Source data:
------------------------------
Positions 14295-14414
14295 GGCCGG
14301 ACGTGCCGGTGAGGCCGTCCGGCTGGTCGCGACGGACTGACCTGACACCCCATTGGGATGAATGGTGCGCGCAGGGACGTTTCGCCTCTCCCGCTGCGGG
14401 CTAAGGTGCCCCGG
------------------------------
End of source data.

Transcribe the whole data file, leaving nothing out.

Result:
Positions 14295-14414
14295 GGCCGG
14301 ACGTGCCGGTGAGGCCGTCCGGCTGGTCGCGACGGACTGACCTGACACCCCATTGGGATGAATGGTGCGCGCAGGGACGTTTCGCCTCTCCCGCTGCGGG
14401 CTAAGGTGCCCCGG